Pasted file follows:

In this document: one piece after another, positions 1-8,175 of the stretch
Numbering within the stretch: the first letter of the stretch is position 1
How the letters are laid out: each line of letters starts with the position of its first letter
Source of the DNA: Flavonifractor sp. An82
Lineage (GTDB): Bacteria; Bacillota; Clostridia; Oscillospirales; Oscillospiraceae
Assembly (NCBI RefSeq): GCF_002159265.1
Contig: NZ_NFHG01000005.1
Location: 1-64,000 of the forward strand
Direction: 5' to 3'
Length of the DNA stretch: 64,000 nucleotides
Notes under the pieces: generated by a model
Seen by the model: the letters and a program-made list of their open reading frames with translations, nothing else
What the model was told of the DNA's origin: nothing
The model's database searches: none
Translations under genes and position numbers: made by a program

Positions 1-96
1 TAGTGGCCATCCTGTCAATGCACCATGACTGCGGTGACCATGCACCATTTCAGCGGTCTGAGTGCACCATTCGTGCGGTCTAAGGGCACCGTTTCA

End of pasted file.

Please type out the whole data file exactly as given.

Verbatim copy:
In this document: one piece after another, positions 1-8,175 of the stretch
Numbering within the stretch: the first letter of the stretch is position 1
How the letters are laid out: each line of letters starts with the position of its first letter
Source of the DNA: Flavonifractor sp. An82
Lineage (GTDB): Bacteria; Bacillota; Clostridia; Oscillospirales; Oscillospiraceae
Assembly (NCBI RefSeq): GCF_002159265.1
Contig: NZ_NFHG01000005.1
Location: 1-64,000 of the forward strand
Direction: 5' to 3'
Length of the DNA stretch: 64,000 nucleotides
Notes under the pieces: generated by a model
Seen by the model: the letters and a program-made list of their open reading frames with translations, nothing else
What the model was told of the DNA's origin: nothing
The model's database searches: none
Translations under genes and position numbers: made by a program

Positions 1-96
1 TAGTGGCCATCCTGTCAATGCACCATGACTGCGGTGACCATGCACCATTTCAGCGGTCTGAGTGCACCATTCGTGCGGTCTAAGGGCACCGTTTCA